7)  FRENCH ULTRAMARINE -- A SEDIMENTARY COLOR -- CAN BE VERY USEFUL, DEPENDING ON WHAT YOU'RE PAINTING.  Because of its granular quality, it's good for painting beach scenes, landscapes, barns -- but not portraits (at least not for the skin).  Use French Ultramarine, mixed with Quinacridone Burnt Orange, when painting rocks, trees, bark, and stone.
This color is attractive when applied wet-in-wet, because it settles and doesn't spread uncontrollably.
French Ultramarine is a very saturated royal blue, biased slightly toward red, so it makes a beautiful purple.  This color will dry lighter than you think, and it lifts easily.

The highest quality ultramarine blue is made with powdered lapis lazuli from Afghanistan.  (Not really important for you to know, I guess, but I thought it was interesting.)




"Of all the colors, blue and green have the greatest emotional range.  Sad reds and melancholy yellows are difficult to turn up." -- William H. Gass



8)  CERULEAN BLUE IS A BEAUTIFUL, LIGHT BLUE PIGMENT THAT CAN ACT AS A TRANSPARENT COLOR, WHEN MIXED WITH LOTS OF WATER AND APPLIED TO WHITE PAPER.  It is not a good color for mixing or glazing/layering, since it is opaque and can be rather chalky.  It also has a granular quality, and is a good pigment for spattering.




"If you see a tree as blue, then make it blue." -- Paul Gauguin



9)  BLUES MAKE BEAUTIFUL, "COLORFUL" GRAYS.  I know that seems like an oxymoron, but the grays you get when mixing blues and other colors, are so much more interesting than the tube grays.  You're able to "push" the gray towards blue or rose.  You can also apply a cobalt blue glaze over a busy or too-bright background, to gray it a little and calm it down.  Using a blue mixture for your shadows is much more effective and harmonious than just using a Payne's Gray wash, for example.




"Hold onto your divine blush, your innate rosy magic, or end up brown.  Once you're brown, you'll find out you're blue.  As blue as indigo.  And you know what that means.  Indigo.  Indigoing.  Indigone.  -- Tom Robbins, in "Jitterbug Perfume"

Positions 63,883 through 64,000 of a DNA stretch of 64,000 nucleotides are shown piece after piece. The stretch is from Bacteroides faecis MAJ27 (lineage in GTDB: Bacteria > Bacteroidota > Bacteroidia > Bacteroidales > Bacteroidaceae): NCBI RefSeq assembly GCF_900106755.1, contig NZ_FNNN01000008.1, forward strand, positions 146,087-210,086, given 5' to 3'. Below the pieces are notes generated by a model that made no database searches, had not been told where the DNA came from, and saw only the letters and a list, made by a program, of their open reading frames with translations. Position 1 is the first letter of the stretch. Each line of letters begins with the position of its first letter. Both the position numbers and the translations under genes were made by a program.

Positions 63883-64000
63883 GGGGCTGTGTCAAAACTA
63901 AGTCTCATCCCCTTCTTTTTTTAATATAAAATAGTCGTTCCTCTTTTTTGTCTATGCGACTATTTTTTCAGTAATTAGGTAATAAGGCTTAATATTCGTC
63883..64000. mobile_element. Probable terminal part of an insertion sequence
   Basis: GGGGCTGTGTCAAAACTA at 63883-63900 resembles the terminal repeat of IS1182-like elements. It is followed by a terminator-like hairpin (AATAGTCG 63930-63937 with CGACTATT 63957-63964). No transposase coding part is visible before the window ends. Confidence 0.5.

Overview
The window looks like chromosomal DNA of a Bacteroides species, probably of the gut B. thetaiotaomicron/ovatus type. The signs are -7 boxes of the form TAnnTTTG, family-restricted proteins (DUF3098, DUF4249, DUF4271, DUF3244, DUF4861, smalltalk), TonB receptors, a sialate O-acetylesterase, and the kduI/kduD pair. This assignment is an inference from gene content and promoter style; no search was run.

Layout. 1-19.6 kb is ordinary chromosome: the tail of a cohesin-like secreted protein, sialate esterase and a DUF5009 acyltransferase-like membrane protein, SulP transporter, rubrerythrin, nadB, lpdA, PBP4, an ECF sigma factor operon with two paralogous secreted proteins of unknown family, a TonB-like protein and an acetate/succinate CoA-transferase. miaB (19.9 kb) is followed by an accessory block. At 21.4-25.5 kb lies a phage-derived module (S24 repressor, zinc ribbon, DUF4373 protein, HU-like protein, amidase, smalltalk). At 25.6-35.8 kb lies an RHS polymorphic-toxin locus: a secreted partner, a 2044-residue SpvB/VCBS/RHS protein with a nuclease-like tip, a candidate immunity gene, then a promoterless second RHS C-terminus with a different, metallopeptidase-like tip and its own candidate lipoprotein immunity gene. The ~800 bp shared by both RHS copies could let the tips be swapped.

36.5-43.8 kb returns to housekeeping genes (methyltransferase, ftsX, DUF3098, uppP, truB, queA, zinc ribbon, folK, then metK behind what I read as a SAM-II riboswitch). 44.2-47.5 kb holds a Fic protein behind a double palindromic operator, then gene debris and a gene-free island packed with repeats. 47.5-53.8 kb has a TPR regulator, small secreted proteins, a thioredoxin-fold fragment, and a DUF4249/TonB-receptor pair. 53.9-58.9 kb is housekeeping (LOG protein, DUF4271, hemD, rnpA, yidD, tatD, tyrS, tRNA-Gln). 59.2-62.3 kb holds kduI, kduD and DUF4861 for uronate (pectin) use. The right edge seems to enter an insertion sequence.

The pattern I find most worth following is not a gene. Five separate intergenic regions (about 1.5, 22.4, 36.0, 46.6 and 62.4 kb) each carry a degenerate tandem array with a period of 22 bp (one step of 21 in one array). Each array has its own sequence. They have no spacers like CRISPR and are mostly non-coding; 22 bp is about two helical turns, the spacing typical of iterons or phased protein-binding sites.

10)  BLUE HAS A BROAD VALUE RANGE, from tints to shades (unlike yellow, which never gets dark, without turning into brown).  Strong blue hues retain their color identity at the darkest value, and at the lightest value (unlike red, which becomes pink at its lightest value).  



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Pablo Picasso's "Blue Period" paintings, in which the color blue dominated, were a marvelous expression of poetic subtlety and personal melancholy, and contributed to the transition of his style, from classic to abstract.  These were painted between 1901 and 1904.







5 comments:

  1. Very learned description and helpful for the fledgling artist -- Mrunalini

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    1. Thank you, Mrunalini! So glad that it was helpful to you. -- pat

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  2. I love this. Saw on Facebook as a share. Thanks! Do you have posts for other colors too? I should go look before asking, lolz ;)

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  3. I am so amazed - this was very educational -as a beginner, I have so very much to learn about the basics. Thank you.

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  4. Lovely read, thanks!
    I was fascinated by the fact that blue stays blue unlike yellow> brown and red> pink, but thinking about it, isn't that just because we named the mixture of red & white "pink"? I wonder how our preceptions of life and art would differ if "pink" did not exist, and tints of blue had a seperate name.